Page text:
Criminal Justice Theory
Explaining the Nature and Behavior of Criminal Justice
Edited by Edward R. Maguire, David Duffee
Routledge – 2007 – 400 pages
Series: Criminology and Justice Studies
Criminal Justice Theory is the first comprehensive volume on the theoretical foundations of criminal justice. The authors argue that theory in criminal justice is currently underdeveloped and inconsistently applied, especially in comparison to the role of theory in the study of crime itself.
In the diverse range of essays included here, the authors and contributors integrate examples from the study of criminal justice systems, judicial decision-making, courtroom communities, and correctional systems, building the argument that students of criminal justice must not evaluate their discipline solely on the basis of the effectiveness of specific measures in reducing the crime rate. Rather, if they hope to improve the system, they must acquire a systematic knowledge of the causes behind the structures, policies, and practices of criminal justice.
"…an extraordinary and much-needed book. Criminal Justice Theory is a tour de force that will undoubtedly strengthen the recent movement toward finally establishing Criminal Justice theory as essential to our field. It adds significant clarity to the idea of theorizing criminal justice for both student and academic, and will certainly prove to be an invaluable resource."
—Peter B. Kraska, Professor, Senior Research Fellow, Department of Criminal Justice and Police Studies, Eastern Kentucky University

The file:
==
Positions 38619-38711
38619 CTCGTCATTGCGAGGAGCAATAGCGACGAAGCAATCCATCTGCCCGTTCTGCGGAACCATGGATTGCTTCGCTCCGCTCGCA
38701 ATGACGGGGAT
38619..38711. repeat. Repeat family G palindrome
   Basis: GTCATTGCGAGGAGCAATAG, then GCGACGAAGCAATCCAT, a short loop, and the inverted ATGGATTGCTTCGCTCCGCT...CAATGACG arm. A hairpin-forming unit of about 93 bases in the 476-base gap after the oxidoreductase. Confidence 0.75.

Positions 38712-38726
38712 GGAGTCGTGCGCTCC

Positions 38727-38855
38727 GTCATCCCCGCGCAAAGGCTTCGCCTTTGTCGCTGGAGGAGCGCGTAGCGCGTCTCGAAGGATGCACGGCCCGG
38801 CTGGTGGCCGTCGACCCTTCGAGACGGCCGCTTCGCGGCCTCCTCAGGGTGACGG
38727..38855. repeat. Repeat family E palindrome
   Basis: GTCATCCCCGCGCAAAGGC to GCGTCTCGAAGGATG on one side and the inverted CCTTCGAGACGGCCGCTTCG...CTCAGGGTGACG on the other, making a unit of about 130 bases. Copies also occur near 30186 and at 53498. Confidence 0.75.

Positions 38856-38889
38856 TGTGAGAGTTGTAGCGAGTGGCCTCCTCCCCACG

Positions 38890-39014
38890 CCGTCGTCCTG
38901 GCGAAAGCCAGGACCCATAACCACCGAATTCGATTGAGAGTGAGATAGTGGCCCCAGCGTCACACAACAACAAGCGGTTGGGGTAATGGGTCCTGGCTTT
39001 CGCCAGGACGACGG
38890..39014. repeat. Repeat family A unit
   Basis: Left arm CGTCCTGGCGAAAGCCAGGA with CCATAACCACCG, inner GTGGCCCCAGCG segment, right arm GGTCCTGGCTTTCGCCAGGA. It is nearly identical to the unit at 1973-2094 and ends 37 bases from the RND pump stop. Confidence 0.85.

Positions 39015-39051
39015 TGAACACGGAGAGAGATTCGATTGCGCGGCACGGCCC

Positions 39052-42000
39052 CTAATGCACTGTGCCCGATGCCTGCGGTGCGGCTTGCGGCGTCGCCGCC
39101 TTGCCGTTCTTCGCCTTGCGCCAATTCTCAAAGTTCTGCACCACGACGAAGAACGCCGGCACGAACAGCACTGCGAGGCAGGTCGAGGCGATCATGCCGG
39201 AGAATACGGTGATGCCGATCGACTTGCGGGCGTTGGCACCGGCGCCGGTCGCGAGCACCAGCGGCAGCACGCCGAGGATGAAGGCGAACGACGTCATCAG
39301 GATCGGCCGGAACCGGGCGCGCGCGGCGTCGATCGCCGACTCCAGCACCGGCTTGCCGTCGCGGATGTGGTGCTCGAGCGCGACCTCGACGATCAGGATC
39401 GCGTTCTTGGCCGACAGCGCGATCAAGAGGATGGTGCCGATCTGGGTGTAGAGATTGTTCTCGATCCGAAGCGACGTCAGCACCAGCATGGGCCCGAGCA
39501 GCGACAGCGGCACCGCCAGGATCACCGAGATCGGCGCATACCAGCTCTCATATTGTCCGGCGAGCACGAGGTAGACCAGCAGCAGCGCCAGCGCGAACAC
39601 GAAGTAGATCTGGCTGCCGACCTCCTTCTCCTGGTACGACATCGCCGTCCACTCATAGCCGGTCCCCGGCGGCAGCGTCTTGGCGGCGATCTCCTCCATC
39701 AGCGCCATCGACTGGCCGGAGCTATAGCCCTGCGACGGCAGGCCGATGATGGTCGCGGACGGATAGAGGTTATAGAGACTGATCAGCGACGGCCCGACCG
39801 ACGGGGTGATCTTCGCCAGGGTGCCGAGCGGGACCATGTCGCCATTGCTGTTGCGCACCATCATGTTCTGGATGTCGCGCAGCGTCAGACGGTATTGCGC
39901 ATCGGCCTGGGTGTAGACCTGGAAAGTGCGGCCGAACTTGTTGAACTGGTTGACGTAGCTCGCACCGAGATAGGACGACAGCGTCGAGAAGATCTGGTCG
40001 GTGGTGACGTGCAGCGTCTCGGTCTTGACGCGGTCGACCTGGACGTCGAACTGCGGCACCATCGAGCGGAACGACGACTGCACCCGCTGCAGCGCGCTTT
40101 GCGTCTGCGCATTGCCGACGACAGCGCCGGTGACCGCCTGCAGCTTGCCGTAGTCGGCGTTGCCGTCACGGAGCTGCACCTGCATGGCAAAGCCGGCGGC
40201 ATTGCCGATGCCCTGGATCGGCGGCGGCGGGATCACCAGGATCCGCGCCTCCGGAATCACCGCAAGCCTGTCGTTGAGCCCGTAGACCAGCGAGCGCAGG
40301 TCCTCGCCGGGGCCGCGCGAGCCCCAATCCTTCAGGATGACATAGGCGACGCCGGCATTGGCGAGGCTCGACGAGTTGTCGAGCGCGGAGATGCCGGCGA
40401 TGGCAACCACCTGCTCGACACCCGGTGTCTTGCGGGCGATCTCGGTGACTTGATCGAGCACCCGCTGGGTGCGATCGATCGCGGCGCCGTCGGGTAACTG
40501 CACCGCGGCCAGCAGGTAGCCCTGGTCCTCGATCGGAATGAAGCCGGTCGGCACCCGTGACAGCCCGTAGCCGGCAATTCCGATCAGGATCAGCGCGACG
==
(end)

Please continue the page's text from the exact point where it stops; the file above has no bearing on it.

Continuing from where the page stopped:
"This groundbreaking collection is the most important advancement to date in the development of criminal justice theory. It is destined to be a true classic that will have a long lasting influence on scholarship in criminal justice. Criminal Justice Theory is required reading for criminal justice scholars and students alike."
—Vincent J. Webb, Dean and Director, College of Criminal Justice, Sam Houston State University
"The evolution of a discipline necessarily requires a theoretical domain. While it is clear that criminal justice is a distinct field of inquiry, it has not been clear that this fledgling discipline has an integrating theoretical domain. This is no longer the case. The volume edited by Duffee and Maguire establishes a theoretical domain for criminal justice that will, at long last, sustain evolution of criminal justice as a scientific discipline."
—Robert Langworthy, Director of the Justice Center, University of Alaska Anchorage
1. Criminal Justice, Criminology, and Criminal Justice Theory Part 1: The Nature, Method, and Boundaries of Criminal Justice Theory 2. Foundations of Criminal Justice Theory 3. Durkheim’s Comparative Method and Criminal Justice Theory 4. The Dominance of Crime and Neglect of Justice in Criminal Justice Theory Part 2: Theories of Policing 5. Explaining Police Organizations 6. Understanding Variety in Urban Community Policing Part 3: Individual and Community Level Theories of the Courts 7. Assessing Blameworthiness and Assigning Punishment 8. Courts and Communities Part 4: Testing Correctional Sector Theories: Two Examples 9. A Test of a Turnover Intent Model 10. Correctional Resources and the Structure of the Institutionalized Environment - Conclusion 11. Directions for Theory and Theorizing in Criminal Justice
David E. Duffee is Professor in the School of Criminal Justice, University at Albany, where he served as Dean from 1988-1995. He is the author or editor of nine previous books including Explaining Criminal Justice, which won the inaugural Outstanding Book Award from the Academy of Criminal Justice Sciences.
Edward R. Maguire is Associate Professor in the Administration of Justice Department at George Mason University. He specializes in police innovation and reform.